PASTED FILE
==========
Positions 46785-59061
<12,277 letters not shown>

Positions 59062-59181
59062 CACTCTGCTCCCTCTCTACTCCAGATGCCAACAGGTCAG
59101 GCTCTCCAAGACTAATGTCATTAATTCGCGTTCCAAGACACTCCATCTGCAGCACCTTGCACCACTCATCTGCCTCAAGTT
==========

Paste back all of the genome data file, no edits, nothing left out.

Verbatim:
Positions 46785-59061
<12,277 letters not shown>

Positions 59062-59181
59062 CACTCTGCTCCCTCTCTACTCCAGATGCCAACAGGTCAG
59101 GCTCTCCAAGACTAATGTCATTAATTCGCGTTCCAAGACACTCCATCTGCAGCACCTTGCACCACTCATCTGCCTCAAGTT